Review by Rosh on September 15, 2021.
When I initially approached Conviction as an entity in modern doom, I knew only two things about what to expect (being as I hadn't heard of them prior to this album dropping) - the guitarist has a background in funeral doom, and they get really fired up about all the specific corners and crevices of doom metal (based on how they would participate in my doom discussions on Instagram), which actually turned out to appropriately prepare me for the music on this album.
It's very cold, bleak sounding stuff and although the rhythms themselves aren't a far cry from your usual trad and epic doom culprits, it also seems to take queues from the guitar player's funeral doom experience. I'm not the biggest fan of funeral doom, but because the rhythms wouldn't be out of place on an album from a doom band like Church of Void (despite the tone being more atmosphere driven than hard-rocking), it really works wonders for me. The riffing is involved but knows precisely when to take a backseat, like during the plaintive vocal delivery heard on 'Through The Window'. Usually, though, the rhythm section's playing techniques are driving, albeit often on the slower side of traditional doom.
For a point of reference, I feel the heavier verses of 'Castles Made Of Shame' are a bit inspired by Witchfinder General, while 'Wrong Life' reminds me of the recent works of Acolytes of Moros, just more visceral and flat-out depressing. It's damn cool how Conviction can capture this bewitching novelty with their sound but keep the music's sense of direction apparent. Melody-wise, it's a bit similar to what Candlemass did on "King Of The Grey Islands", but somehow infinitely more damning and crushing. Another point of appropriate comparison might be the subtler shades of gloom heard on Lord Vicar's "The Black Powder," which also received high marks from me.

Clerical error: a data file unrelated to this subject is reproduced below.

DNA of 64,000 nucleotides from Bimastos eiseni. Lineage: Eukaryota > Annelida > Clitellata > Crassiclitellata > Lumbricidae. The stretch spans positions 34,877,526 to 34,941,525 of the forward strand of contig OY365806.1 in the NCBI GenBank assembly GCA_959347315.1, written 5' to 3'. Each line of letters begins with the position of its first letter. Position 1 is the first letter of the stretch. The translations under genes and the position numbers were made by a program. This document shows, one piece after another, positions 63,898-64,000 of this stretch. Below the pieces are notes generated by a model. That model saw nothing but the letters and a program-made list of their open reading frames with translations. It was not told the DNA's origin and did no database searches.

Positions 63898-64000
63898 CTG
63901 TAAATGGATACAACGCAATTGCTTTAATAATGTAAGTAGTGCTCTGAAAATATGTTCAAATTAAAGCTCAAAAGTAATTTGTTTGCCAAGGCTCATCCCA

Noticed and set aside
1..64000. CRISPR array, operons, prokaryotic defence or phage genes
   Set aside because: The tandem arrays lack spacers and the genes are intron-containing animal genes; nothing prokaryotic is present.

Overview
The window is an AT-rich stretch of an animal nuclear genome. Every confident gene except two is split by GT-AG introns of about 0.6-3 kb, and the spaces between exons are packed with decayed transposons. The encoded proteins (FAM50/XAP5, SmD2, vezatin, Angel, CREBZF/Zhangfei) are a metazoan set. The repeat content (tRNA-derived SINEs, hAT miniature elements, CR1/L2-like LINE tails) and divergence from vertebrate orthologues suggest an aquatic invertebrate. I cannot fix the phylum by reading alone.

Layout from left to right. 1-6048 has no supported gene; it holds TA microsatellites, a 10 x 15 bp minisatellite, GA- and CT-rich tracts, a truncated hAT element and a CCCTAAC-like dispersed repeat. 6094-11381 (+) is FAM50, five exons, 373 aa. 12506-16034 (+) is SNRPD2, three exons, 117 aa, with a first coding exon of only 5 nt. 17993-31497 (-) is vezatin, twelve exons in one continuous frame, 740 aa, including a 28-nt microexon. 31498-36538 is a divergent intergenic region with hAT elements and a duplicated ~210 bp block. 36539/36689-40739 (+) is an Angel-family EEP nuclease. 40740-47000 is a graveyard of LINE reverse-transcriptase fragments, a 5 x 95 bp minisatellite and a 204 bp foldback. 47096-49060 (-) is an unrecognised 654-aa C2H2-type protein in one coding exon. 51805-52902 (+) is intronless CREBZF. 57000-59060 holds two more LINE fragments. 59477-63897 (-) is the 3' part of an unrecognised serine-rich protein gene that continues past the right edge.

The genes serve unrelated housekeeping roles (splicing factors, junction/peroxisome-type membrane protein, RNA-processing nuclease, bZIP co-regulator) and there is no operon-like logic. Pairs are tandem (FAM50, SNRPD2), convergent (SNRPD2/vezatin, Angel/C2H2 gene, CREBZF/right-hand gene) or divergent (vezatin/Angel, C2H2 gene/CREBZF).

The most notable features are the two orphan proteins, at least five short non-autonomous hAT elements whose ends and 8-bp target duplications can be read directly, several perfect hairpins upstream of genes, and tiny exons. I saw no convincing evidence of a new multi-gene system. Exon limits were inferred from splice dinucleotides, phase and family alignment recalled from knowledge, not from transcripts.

So, I've talked about both rhythm and melody above. The brilliant marriage of these two factors combined with the buried sound of the vocals is what creates such a bleak and dreadful atmosphere with this album. The rhythm guitar and bass feel like a tundra coming down in which you can't see six feet in front of you, but the lead guitar is like the extra wind chill that snuffs out any and all candles of hope. I saw the newest Spiritus Mortis album, "The Year Is One", as being loaded with doom metal slugs that hit you like an emotional sledgehammer, but Conviction take it to a new level, especially with the measured funeral doom tendencies - however, mood-wise, there's still a touch of that stoic, empathetic, or even introspective feel of classic doom bands such as Saint Vitus or Iron Man. Percussion wise, I find the playing to be slightly similar to Mike Smail's drumming on Forest of Equilibrium, which no doubt was a colossal influence on Conviction. However, the actual sound and resonance of the drum kit is utterly unique.
Traditional doom, epic doom, melodic doom, and funeral doom fans alike cannot miss this album. It sits in such a sweet (actually bitter) spot for modern doom. I find it really astonishing that they actually managed to integrate the melancholic influence of funeral doom into the traditional style of doom. For a self-titled debut effort, this album is simply excellent and, in time, the entire doom community will recognize it as exactly that.
Rating: 9.9 out of 10153